Oh my husband’s gonna love this post! He talks about this ALL the time…more from the “churchy” stuff perspective and not JUST the music perspective….for example….”GOD IS GOOD….ALL THE TIME, ALL THE…” yeah, you get what I’m saying, right? I just forwarded this to him…I’m sure he’ll have great input!! We also have this discussion quite often because one of our closest friend is general manager of a christian radio station and it’s exactly what you described in your first paragraph! His response to my “concerns” has always been “our target audience is women in their 30-40’s” That’s who listens in the most but I do believe WE want more bold, creative and advanced music too!

    • June 3, 2009 8:16 am

      christian radio…sigh…

      the target audience is GOD. we need to be expressing to Him a NEW SONG…not just rearranging a clever phrase that 30 other artist have beat to death already. grrr.

      oh. im not yelling at you. i love your comment. im just on my soap box. 😀 thanks for passing it along to your man. anxious to read what he says.

      • June 3, 2009 8:45 am

        that’s tough … they seem locked in to the handful of record companies and radio promoters who limit their playlists to the Top 20 or so CCM/AC stuff that all sounds the same. Ask Shaun Groves … he’ll tell you all about it!

        Request it … request it … request it. and .. buy it … if people (radio stations) see people are buying an album, maybe they will realize they should play it.

        I dunno – great question.

  23. June 3, 2009 8:18 am

    Could it be that the cliches are not really cliche at all but that we’ve possibly grown too accustomed to hearing the simple yet rich truths of these songs that are based on the deep, lifechanging precepts of Scripture?

    Not that there isn’t some monotony going on on CCM radio, but as much as I hate to admit it sometimes, we can get carried away blasting the vanilla-ness of CCM as we browse through millions upon millions of albums, songs, bands, videos, etc.

    Somewhere on the other side of the world, there are Believers who have no mp3 players, internet, record stores, itunes, music cafes, let alone a home, food, clean water, or clothing.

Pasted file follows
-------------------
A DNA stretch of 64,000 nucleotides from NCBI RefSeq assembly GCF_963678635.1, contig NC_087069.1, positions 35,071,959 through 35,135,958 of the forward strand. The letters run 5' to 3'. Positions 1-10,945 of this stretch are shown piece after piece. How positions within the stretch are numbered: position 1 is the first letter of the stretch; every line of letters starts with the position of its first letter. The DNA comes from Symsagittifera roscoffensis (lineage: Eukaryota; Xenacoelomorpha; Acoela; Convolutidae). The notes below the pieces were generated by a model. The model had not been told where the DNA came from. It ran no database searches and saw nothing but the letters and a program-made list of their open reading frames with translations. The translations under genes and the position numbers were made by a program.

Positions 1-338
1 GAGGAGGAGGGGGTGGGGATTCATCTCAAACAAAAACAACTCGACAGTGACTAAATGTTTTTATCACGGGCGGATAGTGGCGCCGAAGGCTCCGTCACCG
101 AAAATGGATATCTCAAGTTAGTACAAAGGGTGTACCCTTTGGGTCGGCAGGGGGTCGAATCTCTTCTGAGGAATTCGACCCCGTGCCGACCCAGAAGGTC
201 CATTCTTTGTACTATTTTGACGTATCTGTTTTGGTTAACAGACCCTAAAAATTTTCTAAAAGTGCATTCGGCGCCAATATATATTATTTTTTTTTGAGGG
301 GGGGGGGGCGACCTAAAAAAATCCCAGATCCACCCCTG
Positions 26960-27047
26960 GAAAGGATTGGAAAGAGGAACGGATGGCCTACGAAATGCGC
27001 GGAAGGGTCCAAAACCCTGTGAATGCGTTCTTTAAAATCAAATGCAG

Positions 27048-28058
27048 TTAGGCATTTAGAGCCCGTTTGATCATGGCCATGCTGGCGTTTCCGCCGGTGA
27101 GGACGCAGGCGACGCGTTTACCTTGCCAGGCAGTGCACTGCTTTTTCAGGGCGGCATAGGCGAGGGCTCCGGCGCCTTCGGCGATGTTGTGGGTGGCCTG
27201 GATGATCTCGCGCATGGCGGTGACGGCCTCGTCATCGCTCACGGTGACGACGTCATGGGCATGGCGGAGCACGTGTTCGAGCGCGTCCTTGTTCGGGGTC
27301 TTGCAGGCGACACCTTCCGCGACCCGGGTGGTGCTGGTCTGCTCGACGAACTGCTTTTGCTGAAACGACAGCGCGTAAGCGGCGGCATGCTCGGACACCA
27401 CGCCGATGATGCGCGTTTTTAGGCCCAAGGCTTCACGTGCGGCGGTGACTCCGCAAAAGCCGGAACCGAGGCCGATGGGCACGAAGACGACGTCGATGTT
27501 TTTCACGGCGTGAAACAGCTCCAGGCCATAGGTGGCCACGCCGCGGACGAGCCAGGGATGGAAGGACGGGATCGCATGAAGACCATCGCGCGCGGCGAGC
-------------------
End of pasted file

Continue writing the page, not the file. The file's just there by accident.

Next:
Not trying to smash on anyone who’s tired of CCM…but just throwing out a challenge to those of us who have it so easy and find it such a commonplace part of our day to not be thankful that we even have the resources necessary to complain at all.

    And for the record…I don’t listen to CCM music..or any music really at all when I’m in the car. I listen to talk radio.

    Get crunk.

    • June 3, 2009 9:09 am

      true. and like i mentioned in the post… i know these cliche and repetitive songs have their place for someone. shoot, some days even me. they have a message that needs to be heard, indeed. its the delivery im questioning.

      im thinkin about tomlin right now. as much as i like a lot of his songs – too many of them are repackaged phrases with new melodies. the ones we wont hear on radio are the slightly unique ones. those are the ones that catch my attention.

      • June 3, 2009 10:14 am

        And, therein lies part of the problem…..too many Christian artists are trying too hard to be the next Tomlin, to put out that next ‘great’ worship song (some of which are, the worship song that everyone will want to sing in their services. And the quality suffers because they are trying to cater to something other than the integrity of the song.

  24. June 3, 2009 8:20 am

    There’s some pretty pedantic stuff in secular music as well. I listen to some 80s hits nowadays and have to laugh at the music we bought.

    What frustrates me about some CCM is not so much the lyrical content as the musical content. I mean, how many ways can you play G-D-Em-C? They used to say all you need to write a country song is three chords and the truth. Apparently all you need to write CCM is three chords and Jesus.

    While there are some artist who take musical chances in CCM, there’s not enough. And the ones who do generally are low-end on the lyrics.

    On the other hand, CCM is like comfort food. We want catchy hooks and approachable melodies, because those will resonate more deeply with our hearts and souls. Right? I’m just sayin’…

    • June 3, 2009 9:11 am

      “I mean, how many ways can you play G-D-Em-C? ”

      yah. thats a whole other subject right there 😕

      youre right…CCM is like comfort food….force fed comfort food 😉 to get something original and unique, we really have to dig for it today. i really do want to support indies and underdogs.

    • June 3, 2009 10:37 am

      “I mean, how many ways can you play G-D-Em-C? ”

      That made me think of this video…